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Spina, Luigi La

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5 articles of this author have been cited in the European Press Review so far.

La Stampa - Italy | 31/03/2010

Left-wing must offer alternatives

Italian Prime Minister Silvio Berlusconi's centre-right alliance performed better than expected in the regional elections. The liberal daily La Stampa writes that this is the voters' way of punishing the opposition for failing to provide alternatives. "In this respect it's pointless for the Democratic Party to see changing its leaders as the solution. Nor can it hope to solve the problem of its lack of identity without first clarifying its role - particularly with a leadership that has been submerged in a suffocating vortex of party infighting for so long. There are two approaches: the one is for the Democratic Party to represent the majority of the opposition in our country, and achieve the odd temporary victory as a result of glaring mistakes on the part of its opponent. The other is for it to set itself the goal of convincing a section of Berlusconi's and [Lega Nord boss Umberto] Bossi's voters that Italy can indeed be governed differently."

La Stampa - Italy | 27/02/2008

The regression of political debate in Italy

The editorialist Luigi La Spina considers the debate that took place on February 25th between Spanish Prime Minister José Luis Rodríguez Zapatero and the leader of the opposition, Mariano Rajoy, ahead of the legislative elections on March 9th. "The two candidates debated the economy, constitutional reforms, immigration and policy towards ETA. The only subject that wasn't broached was, paradoxically, the one that is enflaming our electoral campaign [Legislative elections are scheduled in Italy for April 15th]: abortion and ethics. And yet the Spanish Church takes part and makes itself heard in the national political debate. There is a striking difference between these two countries which are considered similar. ... Why are ethical questions so over-exposed in Italy ? Perhaps it is due to the weakness of two coalitions and the power of Catholic parties in the centre. ... We are left with an impression that political debate is regressing, for it is far easier to strike a position against abortion than it is to propose a credible solution to put our economy back on its feet."

La Stampa - Italy | 05/02/2008

Berlusconi wants to be seen as a man of dialogue

This Wednesday, February 6th, the Italian president of the Republic Giorgio Napolitano is due to announce the dissolution of parliament and organisation of early elections in April. Luigi La Spina dwells on the return of Silvio Berlusconi in the political sphere. "The centre-right leader, Silvio Berlusconi, will have to use his pyrotechnic propaganda to get people to forget the numbness felt in the elections of 2006 and 2001 ... . The Cavaliere has decided to modify his message. He no longer wishes to be the Sarkozy-style man of 'rupture', as they say, breaking away from and reacting against the traditional hypocritical song and dance and false alliances. This time he wants to be the dialogue man, the only one capable of putting an end to this sterile war where everybody is against everyone else and which has led Italy to the edge of decline. "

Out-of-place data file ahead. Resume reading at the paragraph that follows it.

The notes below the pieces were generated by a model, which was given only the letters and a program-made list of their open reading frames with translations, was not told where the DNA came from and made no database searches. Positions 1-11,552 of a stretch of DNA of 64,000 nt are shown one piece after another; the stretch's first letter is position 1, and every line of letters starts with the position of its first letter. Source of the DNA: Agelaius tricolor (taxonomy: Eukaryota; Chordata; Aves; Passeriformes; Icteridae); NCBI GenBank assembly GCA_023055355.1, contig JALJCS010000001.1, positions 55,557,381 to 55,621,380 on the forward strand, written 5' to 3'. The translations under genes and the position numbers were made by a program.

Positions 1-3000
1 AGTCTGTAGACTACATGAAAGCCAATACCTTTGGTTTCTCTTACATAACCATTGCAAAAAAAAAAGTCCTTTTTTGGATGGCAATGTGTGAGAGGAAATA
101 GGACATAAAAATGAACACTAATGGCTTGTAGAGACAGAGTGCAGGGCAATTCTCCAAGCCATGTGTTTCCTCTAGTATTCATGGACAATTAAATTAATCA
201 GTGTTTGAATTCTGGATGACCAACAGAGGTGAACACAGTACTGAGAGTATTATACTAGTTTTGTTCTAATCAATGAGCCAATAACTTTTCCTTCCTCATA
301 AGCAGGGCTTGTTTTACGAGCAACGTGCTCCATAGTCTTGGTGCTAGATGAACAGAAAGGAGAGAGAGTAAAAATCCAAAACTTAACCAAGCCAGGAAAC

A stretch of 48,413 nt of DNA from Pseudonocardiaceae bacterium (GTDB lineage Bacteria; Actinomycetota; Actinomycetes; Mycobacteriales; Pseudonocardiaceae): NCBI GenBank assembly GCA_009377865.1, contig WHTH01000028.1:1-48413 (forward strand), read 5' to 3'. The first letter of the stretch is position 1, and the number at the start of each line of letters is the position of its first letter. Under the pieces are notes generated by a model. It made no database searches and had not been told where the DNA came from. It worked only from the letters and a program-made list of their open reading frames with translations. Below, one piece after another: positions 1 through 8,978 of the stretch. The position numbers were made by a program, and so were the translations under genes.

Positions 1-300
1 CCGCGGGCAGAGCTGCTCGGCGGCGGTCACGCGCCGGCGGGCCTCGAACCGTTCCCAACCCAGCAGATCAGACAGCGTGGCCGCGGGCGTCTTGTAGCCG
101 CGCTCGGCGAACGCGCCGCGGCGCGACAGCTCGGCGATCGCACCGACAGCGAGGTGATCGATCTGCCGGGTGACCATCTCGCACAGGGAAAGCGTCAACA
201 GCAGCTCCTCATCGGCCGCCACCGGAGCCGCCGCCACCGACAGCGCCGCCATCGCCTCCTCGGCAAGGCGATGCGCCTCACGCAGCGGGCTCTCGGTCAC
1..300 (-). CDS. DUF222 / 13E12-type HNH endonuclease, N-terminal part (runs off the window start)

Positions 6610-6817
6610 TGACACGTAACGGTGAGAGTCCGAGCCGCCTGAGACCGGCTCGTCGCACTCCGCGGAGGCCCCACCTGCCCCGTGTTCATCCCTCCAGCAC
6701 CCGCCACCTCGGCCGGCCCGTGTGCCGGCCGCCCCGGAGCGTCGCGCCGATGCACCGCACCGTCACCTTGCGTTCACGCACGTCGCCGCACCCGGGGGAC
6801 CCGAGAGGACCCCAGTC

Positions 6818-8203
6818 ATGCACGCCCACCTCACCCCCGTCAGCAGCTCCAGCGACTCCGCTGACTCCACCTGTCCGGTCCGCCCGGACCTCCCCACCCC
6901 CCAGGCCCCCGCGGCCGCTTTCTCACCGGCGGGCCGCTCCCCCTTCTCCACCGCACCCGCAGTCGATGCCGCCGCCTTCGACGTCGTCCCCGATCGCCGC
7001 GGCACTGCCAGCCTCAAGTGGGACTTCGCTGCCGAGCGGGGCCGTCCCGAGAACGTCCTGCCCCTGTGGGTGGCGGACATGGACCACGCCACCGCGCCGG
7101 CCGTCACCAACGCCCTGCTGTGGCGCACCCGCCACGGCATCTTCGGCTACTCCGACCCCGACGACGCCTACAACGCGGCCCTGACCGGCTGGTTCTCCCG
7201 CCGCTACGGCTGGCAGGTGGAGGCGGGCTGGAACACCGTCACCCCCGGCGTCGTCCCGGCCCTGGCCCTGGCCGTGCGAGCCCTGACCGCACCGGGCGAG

La Stampa - Italy | 20/04/2007

Merger of centre-left parties in Italy

United on April 19th in a congress in Florence, the Italian left-wing Party of Democrats (DS), the main group in the ruling coalition, is envisaging a merger with the centre-left catholic La Margherita to create the Democratic party. The editorialist Luigi La Spina comments on this alliance which is favoured by Piero Fassino, the chairman of DS, and which would open the way to the bipolarisation of political life. "Let's not exaggerate. Yesterday in Florence we didn't quite start a 'new history', as Piero Fassino stated using rhetoric belonging to the congress. It would already mean a lot if this allowed us to hope for a 'new form of politics'. This is why the hardly thrilling beginnings of the Democratic Party should not only interest activists, voters, more or less convinced supporters of the centre-left, but also all of the citizens in our country: it is using as a model the bipolarisation that is happening in all the countries of Europe".

La Stampa - Italy | 27/06/2006

Italy rejects regional autonomy

Editorial writer Luigi La Spina examines the string of defeats suffered by the right over the past three months and finds that the referendum result sends a signal to Silvio Berlusconi that he would be well advised to take seriously. "The first defeat after the legislative elections on the night of April 11, was a semi victory. The second one - during the municipal ballot at the end of May - was more clear-cut. Now the third defeat, in last night's constitutional referendum, risks being the worst for the leader of Forza Italia because it breaks the main axis of the political alliance on which Berlusconi staked his revenge in 2001 and which formed the basis for his government during the previous legislature: the agreement with Umberto Bossi's League [the separatist Northern League Party] ... The outcome of the vote indicates that the overwhelming majority of voters in the south are no longer willing to swallow whole the Bossi party's agenda in the name of anticommunism."

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